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lieve, either that God, or that some evil power whose name was unknown, presided over the affairs of the world. Now that evil should prevail over good, and be the true supreme power, is as unmeet as it is incredible. Hence it follows as a necessary consequence, that God exists.

Again : the existence of God is further proved by that feeling, whether we term it conscience, or right reason,* which even in the worst of characters is not altogether extinguished. (If there were no God, there would be no distinction between right and wrong; the estimate of virtue and vice would entirely depend on the blind opinion of men; no one would follow virtue, no one would be restrained from vice by any sense of shame, or fear of the laws, unless conscience or right reason did from time to time convince every one, however unwilling, of the existence of God, the Lord and ruler of all things, to whom, sooner or later, each must give an account of his own actions, whether good or bad.

The whole tenor of Scripture proves the same thing ; and the disciples of the doctrine of Christ may fairly be required to give assent to this truth in the first instance, according to the expression in Heb. xi. 6. he that cometh to God, must believe that he is.' It is proved also by the dispersion of the Jews throughout the whole world, according to what God often forewarned them would happen on account of their sins. Nor is it only to pay the

* Since thy, original lapse, true liberty

Is lost, which always with right reason dwells
1 winn'd.

Paradise Lost, XII, 83. * Rectæ rationi obtemperare discite.' Defensio Secunda pro Populo Anglicano. Prose Works, V. 266.

penalty of their own guilt that they have been reserved in their scattered state, among the rest of the nations, through the revolution of successive ages, and even to the present day; but rather to be a perpetual and living testimony to all people under heaven, of the existence of God, and of the truth of the Holy Scriptures.

No one, however, can have right thoughts of God, with nature or reason alone as his guide, independent of the word, or message of God.*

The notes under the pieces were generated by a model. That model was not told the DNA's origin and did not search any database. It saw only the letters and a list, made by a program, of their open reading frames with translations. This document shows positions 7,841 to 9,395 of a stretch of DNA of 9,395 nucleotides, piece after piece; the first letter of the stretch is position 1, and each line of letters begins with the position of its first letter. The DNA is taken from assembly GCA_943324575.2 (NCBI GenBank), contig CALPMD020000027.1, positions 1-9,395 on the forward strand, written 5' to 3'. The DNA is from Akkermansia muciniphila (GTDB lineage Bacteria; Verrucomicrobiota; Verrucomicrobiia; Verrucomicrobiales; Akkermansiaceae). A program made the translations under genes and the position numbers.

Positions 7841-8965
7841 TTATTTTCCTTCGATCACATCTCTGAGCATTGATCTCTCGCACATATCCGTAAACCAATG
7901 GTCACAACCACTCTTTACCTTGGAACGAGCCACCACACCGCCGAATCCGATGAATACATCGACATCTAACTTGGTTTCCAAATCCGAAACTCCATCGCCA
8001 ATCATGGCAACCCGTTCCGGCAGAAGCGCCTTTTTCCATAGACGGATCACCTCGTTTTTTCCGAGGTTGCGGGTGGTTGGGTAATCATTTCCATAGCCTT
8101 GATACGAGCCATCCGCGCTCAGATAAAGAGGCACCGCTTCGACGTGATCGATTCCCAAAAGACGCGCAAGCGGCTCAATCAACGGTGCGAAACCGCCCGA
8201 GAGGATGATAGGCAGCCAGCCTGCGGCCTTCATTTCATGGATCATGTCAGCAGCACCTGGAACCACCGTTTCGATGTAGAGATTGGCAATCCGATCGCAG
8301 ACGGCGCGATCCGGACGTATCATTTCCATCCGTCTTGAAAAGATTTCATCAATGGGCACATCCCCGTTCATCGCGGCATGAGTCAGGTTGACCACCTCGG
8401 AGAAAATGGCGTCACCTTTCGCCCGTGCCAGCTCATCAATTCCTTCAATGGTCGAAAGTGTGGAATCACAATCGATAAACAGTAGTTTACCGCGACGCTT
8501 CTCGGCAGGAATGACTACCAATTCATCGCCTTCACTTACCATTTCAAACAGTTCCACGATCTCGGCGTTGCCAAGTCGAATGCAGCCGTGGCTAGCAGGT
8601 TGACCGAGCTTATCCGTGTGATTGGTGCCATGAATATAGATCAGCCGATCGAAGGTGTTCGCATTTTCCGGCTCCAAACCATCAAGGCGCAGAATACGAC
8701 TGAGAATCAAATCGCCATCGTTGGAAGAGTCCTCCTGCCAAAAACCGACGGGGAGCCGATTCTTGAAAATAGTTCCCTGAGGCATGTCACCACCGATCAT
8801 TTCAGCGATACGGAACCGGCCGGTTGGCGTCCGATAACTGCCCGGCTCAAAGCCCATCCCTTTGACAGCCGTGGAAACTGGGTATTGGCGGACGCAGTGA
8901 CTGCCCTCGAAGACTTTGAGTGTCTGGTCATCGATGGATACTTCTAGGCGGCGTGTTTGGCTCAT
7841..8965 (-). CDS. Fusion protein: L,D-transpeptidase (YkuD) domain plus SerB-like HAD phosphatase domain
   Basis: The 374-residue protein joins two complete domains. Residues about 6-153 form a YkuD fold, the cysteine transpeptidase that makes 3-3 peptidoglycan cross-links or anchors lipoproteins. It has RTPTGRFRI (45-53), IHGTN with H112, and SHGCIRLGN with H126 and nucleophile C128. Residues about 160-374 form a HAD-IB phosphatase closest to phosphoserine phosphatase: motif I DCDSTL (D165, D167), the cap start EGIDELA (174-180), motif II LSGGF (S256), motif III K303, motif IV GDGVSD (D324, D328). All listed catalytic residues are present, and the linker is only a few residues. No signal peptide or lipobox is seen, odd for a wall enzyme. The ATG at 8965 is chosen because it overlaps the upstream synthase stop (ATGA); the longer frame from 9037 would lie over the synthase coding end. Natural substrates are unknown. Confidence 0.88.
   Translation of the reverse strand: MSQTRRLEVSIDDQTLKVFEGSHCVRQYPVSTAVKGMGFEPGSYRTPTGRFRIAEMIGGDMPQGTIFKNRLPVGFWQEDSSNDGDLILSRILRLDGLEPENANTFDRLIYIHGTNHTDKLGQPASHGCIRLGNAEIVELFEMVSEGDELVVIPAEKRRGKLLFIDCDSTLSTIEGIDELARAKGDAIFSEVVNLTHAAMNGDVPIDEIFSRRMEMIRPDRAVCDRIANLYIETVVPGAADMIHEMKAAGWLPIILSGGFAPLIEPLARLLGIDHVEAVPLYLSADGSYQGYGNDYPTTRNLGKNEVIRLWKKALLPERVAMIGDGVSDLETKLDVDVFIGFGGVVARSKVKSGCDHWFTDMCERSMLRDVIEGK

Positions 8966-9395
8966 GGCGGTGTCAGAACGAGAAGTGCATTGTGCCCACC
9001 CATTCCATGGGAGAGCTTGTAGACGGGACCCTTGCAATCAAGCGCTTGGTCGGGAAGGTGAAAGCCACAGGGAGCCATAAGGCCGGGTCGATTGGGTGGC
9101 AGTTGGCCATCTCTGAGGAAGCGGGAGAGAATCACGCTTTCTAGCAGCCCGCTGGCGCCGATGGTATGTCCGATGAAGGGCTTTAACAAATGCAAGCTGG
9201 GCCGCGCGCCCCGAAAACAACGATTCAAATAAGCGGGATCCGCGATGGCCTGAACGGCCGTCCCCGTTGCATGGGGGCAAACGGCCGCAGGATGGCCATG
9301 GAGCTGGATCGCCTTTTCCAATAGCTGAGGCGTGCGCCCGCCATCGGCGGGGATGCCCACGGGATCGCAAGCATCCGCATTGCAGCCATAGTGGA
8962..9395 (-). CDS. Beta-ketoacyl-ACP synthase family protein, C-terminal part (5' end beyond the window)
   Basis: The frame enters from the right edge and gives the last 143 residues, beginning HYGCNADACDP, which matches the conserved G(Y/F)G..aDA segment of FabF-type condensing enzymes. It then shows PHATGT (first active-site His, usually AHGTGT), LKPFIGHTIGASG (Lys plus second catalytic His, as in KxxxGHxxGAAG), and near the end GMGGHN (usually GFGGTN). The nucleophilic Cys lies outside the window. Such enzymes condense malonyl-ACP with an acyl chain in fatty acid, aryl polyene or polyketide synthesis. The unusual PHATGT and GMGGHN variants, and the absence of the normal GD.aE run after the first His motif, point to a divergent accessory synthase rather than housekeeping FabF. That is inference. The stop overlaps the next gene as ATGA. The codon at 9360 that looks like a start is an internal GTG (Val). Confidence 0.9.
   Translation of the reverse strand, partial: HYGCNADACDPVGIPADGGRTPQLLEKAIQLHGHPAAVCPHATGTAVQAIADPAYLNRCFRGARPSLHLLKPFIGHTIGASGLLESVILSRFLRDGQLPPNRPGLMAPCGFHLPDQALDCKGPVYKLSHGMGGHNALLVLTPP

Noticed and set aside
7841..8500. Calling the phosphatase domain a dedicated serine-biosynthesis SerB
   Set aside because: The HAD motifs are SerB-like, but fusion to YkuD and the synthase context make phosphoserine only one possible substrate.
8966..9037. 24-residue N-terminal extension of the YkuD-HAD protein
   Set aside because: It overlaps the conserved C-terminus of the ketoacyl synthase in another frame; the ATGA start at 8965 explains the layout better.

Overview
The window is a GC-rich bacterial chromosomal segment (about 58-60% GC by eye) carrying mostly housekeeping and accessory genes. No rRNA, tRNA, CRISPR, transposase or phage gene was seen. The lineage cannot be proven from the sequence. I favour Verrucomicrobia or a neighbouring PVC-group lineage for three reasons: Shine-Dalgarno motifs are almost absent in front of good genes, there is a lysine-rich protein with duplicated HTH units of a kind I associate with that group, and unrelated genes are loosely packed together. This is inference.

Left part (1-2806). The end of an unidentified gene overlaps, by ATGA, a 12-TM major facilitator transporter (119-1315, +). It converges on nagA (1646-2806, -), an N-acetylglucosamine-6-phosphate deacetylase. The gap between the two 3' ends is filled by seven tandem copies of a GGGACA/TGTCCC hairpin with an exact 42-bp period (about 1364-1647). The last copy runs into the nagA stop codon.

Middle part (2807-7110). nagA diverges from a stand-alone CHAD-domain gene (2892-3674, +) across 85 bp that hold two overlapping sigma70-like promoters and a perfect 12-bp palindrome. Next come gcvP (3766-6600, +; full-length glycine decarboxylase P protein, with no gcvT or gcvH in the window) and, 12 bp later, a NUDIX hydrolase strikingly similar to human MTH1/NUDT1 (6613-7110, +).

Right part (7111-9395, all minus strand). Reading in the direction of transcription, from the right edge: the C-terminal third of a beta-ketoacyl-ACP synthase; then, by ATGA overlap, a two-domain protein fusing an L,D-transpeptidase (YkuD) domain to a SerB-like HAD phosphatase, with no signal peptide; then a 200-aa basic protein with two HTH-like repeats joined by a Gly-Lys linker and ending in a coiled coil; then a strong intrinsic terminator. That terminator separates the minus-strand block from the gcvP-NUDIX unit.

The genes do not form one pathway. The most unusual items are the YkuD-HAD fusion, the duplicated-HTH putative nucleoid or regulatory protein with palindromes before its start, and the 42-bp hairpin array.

Rom. x. 14. • how shall they believe in him of whom they have not heard ?

God is known, so far as he is pleased to make us acquainted with himself, either from his own nature, or from his efficient power.

When we speak of knowing God, it must be understood with reference to the imperfect comprehension of man; for to know God as he really is, far transcends the powers of man's thoughts, much more of his perception. 1 Tim. vi. 16. * dwelling in the light which no man can approach unto.' God therefore has made as full a revelation of himself as our minds can conceive, or the weak

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* Left only in those written records pure,

Though not but by the Spirit understood. Paradise Lost, XII. 513. It will require no great labour of exposition to unfold what is here meant by matters of religion ; being as soon apprehended as defined, such things as belong chiefly to the knowledge and service of God, and are either above the reach and light of nature without revelation from above, and therefore liable to be variously understood by human reason,' &c. Treatise of Civil Power in Ecclesiastical Causes. Prose Works, III. 320. “True religion is the true worship and service of God, learnt and believed from the word of God only. No man or angel can know how God would be worshipped and served, unless God reveal it.' Of True Religion, &c. IV. 259.